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Human fingers and toes do not grow outward; Instead, they develop from a large basal bud, with the intervening cells retracting to reveal the digits below. This is one of many processes captured for the first time, as scientists publish a spatial cell atlas of the entire developing human limb, resolved in space and time.
The Wellcome Sanger Institute, Sun Yat-sen University, EMBL’s European Bioinformatics Institute and collaborators used state-of-the-art single-cell and spatial techniques to create an atlas representing the cellular topography of early human joints, pinpointing the exact location of cells.
The study is part of the International Human Cell Atlas initiative to map every cell type in the human body, changing the understanding of health and disease.
Atlas, released today (December 6). NatureProvides an openly available resource that captures the complex processes that govern the rapid growth of joints during the early stages of joint formation2.
Atlas reveals new links between growth cells and some congenital joint syndromes such as short fingers and extra digits.
Limbs appear initially as undifferentiated sacs of cells on the sides of the body, without a specific shape or function. However after 8 weeks of development, they are well differentiated, anatomically complex and readily recognizable as limbs, complete with fingers and toes. This requires very rapid and precise orchestration of cells. Any small disturbance in this process can have a downstream effect, which is why limb anomalies are one of the most frequently reported syndromes at birth, affecting one in 500 births worldwide3.
Although limb development has been studied extensively in rat and chick models, it is unclear to what extent they reflect the human situation. However, advances in technology are now enabling researchers to explore the early stages of human limb formation.
In this new study, scientists from the Wellcome Sanger Institute, Sun Yat-sen University and their collaborators examined tissues between 5 and 9 weeks of development. This allowed us to identify specific gene expression programs, activated at certain times and in specific regions, that shape the developing limbs.
Special staining of the tissue clearly revealed how cell populations differed in the patterns of digits they formed.
As part of the study, the researchers demonstrated that certain genetic patterns in how hands and feet develop, identifying certain genes that, when disrupted, are associated with specific limb syndromes such as brachydactyly – short fingers – and polysyndactyly – extra fingers or toes.
The team was also able to confirm that many aspects of joint development are shared between humans and mice.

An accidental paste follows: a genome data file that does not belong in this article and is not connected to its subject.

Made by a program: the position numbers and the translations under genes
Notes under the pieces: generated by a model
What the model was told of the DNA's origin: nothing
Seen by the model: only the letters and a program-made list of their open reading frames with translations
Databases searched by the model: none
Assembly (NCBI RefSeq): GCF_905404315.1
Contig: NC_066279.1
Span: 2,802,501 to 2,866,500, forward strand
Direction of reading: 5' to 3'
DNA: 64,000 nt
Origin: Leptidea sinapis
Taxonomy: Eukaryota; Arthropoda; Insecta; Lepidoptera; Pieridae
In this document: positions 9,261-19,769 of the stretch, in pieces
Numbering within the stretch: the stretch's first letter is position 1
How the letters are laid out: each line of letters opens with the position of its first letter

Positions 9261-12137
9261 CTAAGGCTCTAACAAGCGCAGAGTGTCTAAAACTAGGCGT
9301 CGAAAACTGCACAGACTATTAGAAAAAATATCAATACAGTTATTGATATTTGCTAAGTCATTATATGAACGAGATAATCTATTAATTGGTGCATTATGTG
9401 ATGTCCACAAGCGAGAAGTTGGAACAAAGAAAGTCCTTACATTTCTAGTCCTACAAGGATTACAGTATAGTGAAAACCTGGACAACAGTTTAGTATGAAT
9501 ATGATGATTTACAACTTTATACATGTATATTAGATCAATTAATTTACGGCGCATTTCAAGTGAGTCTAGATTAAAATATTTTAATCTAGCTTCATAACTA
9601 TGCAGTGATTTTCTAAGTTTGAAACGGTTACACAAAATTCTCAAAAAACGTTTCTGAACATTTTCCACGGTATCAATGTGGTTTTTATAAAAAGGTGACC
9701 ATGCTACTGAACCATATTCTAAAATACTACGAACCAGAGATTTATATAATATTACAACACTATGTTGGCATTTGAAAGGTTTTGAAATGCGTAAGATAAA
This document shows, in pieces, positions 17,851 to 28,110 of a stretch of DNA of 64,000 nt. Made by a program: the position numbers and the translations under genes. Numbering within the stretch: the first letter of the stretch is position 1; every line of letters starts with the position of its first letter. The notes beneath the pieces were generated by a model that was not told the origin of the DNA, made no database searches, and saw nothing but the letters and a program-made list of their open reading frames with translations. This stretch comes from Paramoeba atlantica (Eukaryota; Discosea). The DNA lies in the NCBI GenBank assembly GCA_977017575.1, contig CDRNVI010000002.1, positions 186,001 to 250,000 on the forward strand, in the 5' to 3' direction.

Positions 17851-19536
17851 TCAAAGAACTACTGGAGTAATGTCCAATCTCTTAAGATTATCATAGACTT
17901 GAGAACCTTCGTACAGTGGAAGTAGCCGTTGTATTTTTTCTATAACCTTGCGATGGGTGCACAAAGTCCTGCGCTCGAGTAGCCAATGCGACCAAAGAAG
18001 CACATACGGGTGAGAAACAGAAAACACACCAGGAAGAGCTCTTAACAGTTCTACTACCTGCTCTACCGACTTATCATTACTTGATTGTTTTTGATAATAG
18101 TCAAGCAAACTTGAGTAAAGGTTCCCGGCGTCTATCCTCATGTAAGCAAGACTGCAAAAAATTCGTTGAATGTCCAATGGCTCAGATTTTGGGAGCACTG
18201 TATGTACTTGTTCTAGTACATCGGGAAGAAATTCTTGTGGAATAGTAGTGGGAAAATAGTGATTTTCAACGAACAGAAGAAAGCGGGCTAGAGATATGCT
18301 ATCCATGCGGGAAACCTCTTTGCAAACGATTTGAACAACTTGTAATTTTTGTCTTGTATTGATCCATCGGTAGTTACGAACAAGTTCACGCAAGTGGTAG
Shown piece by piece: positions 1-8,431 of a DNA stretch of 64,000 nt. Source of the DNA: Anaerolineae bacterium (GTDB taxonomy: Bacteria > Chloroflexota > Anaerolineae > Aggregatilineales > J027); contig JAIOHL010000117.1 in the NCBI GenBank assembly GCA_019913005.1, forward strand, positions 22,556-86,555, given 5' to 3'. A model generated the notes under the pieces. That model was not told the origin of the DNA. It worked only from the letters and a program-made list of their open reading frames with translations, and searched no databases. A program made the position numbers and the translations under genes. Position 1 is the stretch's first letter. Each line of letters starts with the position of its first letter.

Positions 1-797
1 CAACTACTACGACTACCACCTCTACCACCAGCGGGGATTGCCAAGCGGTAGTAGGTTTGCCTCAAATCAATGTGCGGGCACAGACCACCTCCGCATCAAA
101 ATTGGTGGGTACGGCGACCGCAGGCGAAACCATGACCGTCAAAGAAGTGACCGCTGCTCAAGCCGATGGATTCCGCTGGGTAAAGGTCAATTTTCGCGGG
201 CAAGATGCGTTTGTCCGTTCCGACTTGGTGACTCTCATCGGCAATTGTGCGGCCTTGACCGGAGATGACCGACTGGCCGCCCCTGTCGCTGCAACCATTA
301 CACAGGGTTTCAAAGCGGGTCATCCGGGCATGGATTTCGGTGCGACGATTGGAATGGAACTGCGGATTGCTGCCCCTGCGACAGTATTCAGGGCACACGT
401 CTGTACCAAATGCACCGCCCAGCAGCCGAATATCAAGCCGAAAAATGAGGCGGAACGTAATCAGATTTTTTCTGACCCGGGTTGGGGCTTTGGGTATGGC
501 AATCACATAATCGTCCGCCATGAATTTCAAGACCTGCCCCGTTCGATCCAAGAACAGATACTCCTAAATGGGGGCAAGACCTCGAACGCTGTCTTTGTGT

Collectively, these findings not only provide in-depth characterization of joint development in humans, but also provide important insights that may impact the diagnosis and treatment of congenital joint syndromes.
Professor Hongbo Zhang, senior author of the study at Sun Yat-sen University, Guangzhou, said: „Decades of studying model organisms established the basis for our understanding of vertebrate limb development. However, characterizing this in humans has been elusive until now, and we have not been able to infer the relevance of mouse models to human development. What we reveal is It’s a very complex and precisely regulated process. It’s like watching a sculptor at work, chipping away at a block of marble to reveal a masterpiece. In this case, nature is the sculptor, resulting in the incredible complexity of our fingers and toes.
Dr. Sarah Teichmann, senior author of the study at the Wellcome Sanger Institute and co-founder of the Human Cell Atlas, said: „For the first time, we have been able to capture the remarkable process of limb development down to single-cell resolution. In space and time. Our work in the Human Cell Atlas provides insight into how anatomically complex structures form. Deepening our understanding, enabling us to discover the genetic and cellular processes behind healthy human development, there are many implications for research and health care.For example, we discovered new roles for key genes. M.Sc And PITX1 It regulates muscle stem cells. This may offer the possibility of treating muscle-related disorders or injuries.”
Note: Zhang P, He P, Lawrence JEG, et al. A human embryonic limb cell atlas resolved in space and time. Nature. 2023. doi: 10.1038/s41586-023-06806-x
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